The market for luxury products such as wristwatches is highly reliant on human emotions and perception. Dealers of artistic or lifestyle luxuries have long known that perception and availability are for many consumers much more important than actual inherent value.
It seemed as though the beefed up Submariner was to receive its own reference number, 6540, given the amount of modifications, but, likely due to the small production run, the reference defaulted to A/6538. In fact, documented examples show a crossed-out “6540” stamped inside of the casebacks, with “A/6538” stamped alongside.The MilSub is one of the priciest vintage Rolex watches, the result of having serious military provenance combined with such low production numbers. All told, from 1971 through 1979, only about 1,200 MilSubs were issued, of which an estimated 180 or so still exist today. Regardless of whether it’s an A/6538, 5513, 5513/5517, or 5517 purchasing a MilSub takes patience, lots of research, a trustworthy seller, and a healthy bank account. In good condition and with documentation, don’t be surprised to see a MilSub fetch over $100,000. That’s a lot of coin for a modified Submariner that can only be worn on a nylon strap.
If the Rolex Submariner is the most famous dive watch, then the Rolex Military Submariner, or MilSub, is the most famous military-issued dive watch. What is now a highly sought after piece of watch history — and one of the rarest collector’s watches ever — was once merely Ministry of Defense (MOD) standard issue equipment.
The Brits were one of the early militaries to use divers for offensive purposes during wartime, complementing ongoing recon and defensive missions. Coming out of WWII, the MOD realized a robust and reliable dive watch would be absolutely necessary for diving units. At the time, Rolex was the clear leader in waterproof watch technology, catching the attention of the MOD and marking the first appearance of a military-issued Submariner.
The movement is the same Rolex calibre 3131, a COSC certified movement running at 4 Hz with a parachrom hairspring, paramagnetic nickel-phosphorous escape wheel and a power reserve of 48 hours. The Milgauss also comes fitted to an Oyster bracelet with the easy link extension system that allows for simple and tool-free micro adjustment.
The (Z) blue dial looks great and offers a completely separate and bright appeal compared to the black and white versions. The dial has a brushed metallic finish and works well with the orange accents and white gold markers and hands. The 40mm wide sizing feels great and the bracelet ensures the Rolex Milgauss Z Blue Dial 116400GV will be versatile enough for everyday wear.
We also like that the Rolex Milgauss Z Blue Dial 116400GV isn’t an instant crowd pleaser. At first the combination of blue, green, and orange colors feels random, and the lightning bolt seconds hand feels out of place for Rolex. After a while it starts to grow on you as the odd Rolex out – which is often a good thing – and the timepiece’s legibility and entertaining colors win you over.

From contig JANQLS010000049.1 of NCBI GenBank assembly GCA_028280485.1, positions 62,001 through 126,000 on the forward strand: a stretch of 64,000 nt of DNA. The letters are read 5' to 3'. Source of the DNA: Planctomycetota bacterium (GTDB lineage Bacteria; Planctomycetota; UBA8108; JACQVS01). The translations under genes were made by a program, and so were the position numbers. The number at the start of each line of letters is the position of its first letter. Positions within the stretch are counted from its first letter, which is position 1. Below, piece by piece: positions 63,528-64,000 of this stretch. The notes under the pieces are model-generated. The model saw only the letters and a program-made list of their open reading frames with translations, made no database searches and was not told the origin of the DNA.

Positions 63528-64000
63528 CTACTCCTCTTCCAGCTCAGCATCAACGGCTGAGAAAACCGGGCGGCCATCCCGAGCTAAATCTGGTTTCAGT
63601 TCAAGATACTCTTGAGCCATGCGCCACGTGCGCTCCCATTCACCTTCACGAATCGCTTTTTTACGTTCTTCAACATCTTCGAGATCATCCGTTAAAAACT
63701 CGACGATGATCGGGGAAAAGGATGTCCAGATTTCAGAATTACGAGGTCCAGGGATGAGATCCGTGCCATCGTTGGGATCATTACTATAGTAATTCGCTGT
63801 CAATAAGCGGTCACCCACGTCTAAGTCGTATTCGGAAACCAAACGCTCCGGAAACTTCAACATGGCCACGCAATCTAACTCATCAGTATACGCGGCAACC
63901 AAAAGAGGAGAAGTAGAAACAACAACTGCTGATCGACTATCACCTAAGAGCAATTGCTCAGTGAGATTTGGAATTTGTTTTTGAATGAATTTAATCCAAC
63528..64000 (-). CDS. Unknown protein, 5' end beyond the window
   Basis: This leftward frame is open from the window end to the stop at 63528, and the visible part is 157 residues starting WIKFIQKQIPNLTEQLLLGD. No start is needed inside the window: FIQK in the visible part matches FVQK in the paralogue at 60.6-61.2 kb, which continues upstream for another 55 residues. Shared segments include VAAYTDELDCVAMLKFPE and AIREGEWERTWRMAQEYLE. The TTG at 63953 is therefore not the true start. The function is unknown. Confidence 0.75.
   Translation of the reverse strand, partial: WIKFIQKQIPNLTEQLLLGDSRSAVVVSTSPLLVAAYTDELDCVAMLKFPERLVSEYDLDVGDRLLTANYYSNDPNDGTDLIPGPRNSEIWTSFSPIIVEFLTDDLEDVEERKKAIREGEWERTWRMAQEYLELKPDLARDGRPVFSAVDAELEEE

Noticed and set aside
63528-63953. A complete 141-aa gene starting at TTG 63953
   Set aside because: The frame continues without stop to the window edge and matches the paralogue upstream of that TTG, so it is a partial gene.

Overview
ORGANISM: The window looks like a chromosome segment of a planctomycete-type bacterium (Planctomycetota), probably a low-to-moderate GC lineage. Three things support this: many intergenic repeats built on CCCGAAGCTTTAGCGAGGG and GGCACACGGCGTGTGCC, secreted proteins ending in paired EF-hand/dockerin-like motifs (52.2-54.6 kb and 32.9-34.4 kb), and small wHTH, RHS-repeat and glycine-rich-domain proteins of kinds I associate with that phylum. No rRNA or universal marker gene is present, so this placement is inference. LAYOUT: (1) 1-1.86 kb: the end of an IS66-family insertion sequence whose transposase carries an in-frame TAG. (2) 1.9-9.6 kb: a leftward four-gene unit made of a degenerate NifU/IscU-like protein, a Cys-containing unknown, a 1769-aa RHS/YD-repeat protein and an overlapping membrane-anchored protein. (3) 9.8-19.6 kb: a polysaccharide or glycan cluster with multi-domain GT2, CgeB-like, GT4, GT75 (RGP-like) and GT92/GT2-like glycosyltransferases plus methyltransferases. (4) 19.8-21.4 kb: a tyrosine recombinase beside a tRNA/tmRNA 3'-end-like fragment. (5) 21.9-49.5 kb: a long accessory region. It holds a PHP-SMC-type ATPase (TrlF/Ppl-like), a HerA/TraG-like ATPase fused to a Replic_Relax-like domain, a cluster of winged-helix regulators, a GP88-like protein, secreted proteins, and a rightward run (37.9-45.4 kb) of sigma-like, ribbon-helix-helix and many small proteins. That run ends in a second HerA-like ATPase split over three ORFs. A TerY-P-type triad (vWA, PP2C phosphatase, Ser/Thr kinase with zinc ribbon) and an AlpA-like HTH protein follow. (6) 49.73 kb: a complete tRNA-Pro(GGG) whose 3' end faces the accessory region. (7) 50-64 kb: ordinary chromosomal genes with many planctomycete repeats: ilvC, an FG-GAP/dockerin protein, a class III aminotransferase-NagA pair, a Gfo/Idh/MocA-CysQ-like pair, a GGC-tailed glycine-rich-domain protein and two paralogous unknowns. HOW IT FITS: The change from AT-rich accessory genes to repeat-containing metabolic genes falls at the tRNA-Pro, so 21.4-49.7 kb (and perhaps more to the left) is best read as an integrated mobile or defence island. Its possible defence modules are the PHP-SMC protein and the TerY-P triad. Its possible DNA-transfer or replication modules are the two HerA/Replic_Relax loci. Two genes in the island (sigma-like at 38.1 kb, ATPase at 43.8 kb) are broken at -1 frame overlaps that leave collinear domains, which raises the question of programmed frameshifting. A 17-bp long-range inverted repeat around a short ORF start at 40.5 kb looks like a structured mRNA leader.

With a list price of 7,800 CHF , this new Z blue dial on the Rolex Milgauss 116400GV is a welcome addition to the Milgauss line up. The Milgauss is a strange watch, sporty yet refined while being wholly distinctive among its siblings at your local Rolex dealer. Perhaps more than anything else, this new blue dial version improves on the Milgauss’ core strength – standing out in a sea of Submariners.
he newest term in the dictionary of obscure Rolex vocabulary is “Z blue.” Hidden among the buzz of the new Sea-Dweller and the white gold GMT-Master II, Rolex quietly added a new dial color for the estranged cousin within the Oyster line up, the Milgauss, with the new 2014 Rolex Milgauss Z Blue Dial 116400GV watch. The Milgauss name has been around since 1956 and the current version (ref 116400) was released in 2007. Sporting magnetic interference resistance up to 1000 gauss, the Milgauss was originally designed for engineers, technicians and scientists.
Where the GMT-Master on the right (ref.16758) shows the old style case, in gold, and the brown dial with nipple hour markers, you almost think the new Rolex GMT-Master II Everose gold is much bigger. The lugs are beefier, but the diameter is exactly the same at 40mm. The brown color is different from the vintage GMT-Master, and has more a cappuccino color on the new reference 126715CHNR. The bezel with its two-colour brown and black Cerachrom insert in ceramic, engraved numerals and graduations, works like a charm. The current mechanism feels much nicer and better engineered than the bezels from the old days. The color scheme of the new <strongRolex GMT-Master II Everose is very nice, but miles away from the former brown dialed (and bezel) GMT-Master model.
The image below shows the difference in thickness as well as a good demonstration of how different the gold tones are. The new Rolex GMT-Master II Everose has, of course, a Triplock crown to ensure water resistance (up to 10ATM).
My initial enthusiasm was not so big for this model, since it did not have the brown dial and was not made of yellow gold. That said, this disappeared rapidly when I had the chance to try it myself. It’s a well balanced watch, and the use of the brown and black on the bezel matches perfectly with the Everose gold case and bracelet. The gold details also come back in the dial, in the writing of ‘GMT-Master II’ as well as in the indices and hands. Did you also notice the little crown between Swiss and Made? The new Rolex GMT-Master II Pepsi with Jubilee also has this feature.